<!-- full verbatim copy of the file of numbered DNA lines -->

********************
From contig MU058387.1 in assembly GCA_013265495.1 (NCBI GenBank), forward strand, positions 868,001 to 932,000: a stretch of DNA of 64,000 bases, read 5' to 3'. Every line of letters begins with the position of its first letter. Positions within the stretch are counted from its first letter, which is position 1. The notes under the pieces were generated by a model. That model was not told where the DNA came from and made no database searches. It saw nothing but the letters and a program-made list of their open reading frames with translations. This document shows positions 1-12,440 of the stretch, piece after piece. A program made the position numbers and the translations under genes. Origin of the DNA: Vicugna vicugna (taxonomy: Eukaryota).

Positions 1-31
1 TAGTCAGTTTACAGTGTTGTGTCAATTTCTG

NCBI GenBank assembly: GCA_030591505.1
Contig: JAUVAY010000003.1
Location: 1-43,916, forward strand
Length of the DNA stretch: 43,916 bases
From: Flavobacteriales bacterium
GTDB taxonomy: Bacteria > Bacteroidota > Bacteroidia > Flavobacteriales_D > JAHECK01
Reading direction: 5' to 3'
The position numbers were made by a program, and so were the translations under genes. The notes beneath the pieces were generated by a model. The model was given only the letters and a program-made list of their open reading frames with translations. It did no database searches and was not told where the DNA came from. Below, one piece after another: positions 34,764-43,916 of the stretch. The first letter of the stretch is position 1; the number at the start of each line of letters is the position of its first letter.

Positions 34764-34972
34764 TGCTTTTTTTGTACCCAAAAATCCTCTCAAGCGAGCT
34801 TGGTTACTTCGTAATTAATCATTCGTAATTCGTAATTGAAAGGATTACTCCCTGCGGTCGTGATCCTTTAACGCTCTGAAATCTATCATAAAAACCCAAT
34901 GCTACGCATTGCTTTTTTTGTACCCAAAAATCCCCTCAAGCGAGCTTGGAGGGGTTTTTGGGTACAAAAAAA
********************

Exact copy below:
From contig MU058387.1 in assembly GCA_013265495.1 (NCBI GenBank), forward strand, positions 868,001 to 932,000: a stretch of DNA of 64,000 bases, read 5' to 3'. Every line of letters begins with the position of its first letter. Positions within the stretch are counted from its first letter, which is position 1. The notes under the pieces were generated by a model. That model was not told where the DNA came from and made no database searches. It saw nothing but the letters and a program-made list of their open reading frames with translations. This document shows positions 1-12,440 of the stretch, piece after piece. A program made the position numbers and the translations under genes. Origin of the DNA: Vicugna vicugna (taxonomy: Eukaryota).

Positions 1-31
1 TAGTCAGTTTACAGTGTTGTGTCAATTTCTG

NCBI GenBank assembly: GCA_030591505.1
Contig: JAUVAY010000003.1
Location: 1-43,916, forward strand
Length of the DNA stretch: 43,916 bases
From: Flavobacteriales bacterium
GTDB taxonomy: Bacteria > Bacteroidota > Bacteroidia > Flavobacteriales_D > JAHECK01
Reading direction: 5' to 3'
The position numbers were made by a program, and so were the translations under genes. The notes beneath the pieces were generated by a model. The model was given only the letters and a program-made list of their open reading frames with translations. It did no database searches and was not told where the DNA came from. Below, one piece after another: positions 34,764-43,916 of the stretch. The first letter of the stretch is position 1; the number at the start of each line of letters is the position of its first letter.

Positions 34764-34972
34764 TGCTTTTTTTGTACCCAAAAATCCTCTCAAGCGAGCT
34801 TGGTTACTTCGTAATTAATCATTCGTAATTCGTAATTGAAAGGATTACTCCCTGCGGTCGTGATCCTTTAACGCTCTGAAATCTATCATAAAAACCCAAT
34901 GCTACGCATTGCTTTTTTTGTACCCAAAAATCCCCTCAAGCGAGCTTGGAGGGGTTTTTGGGTACAAAAAAA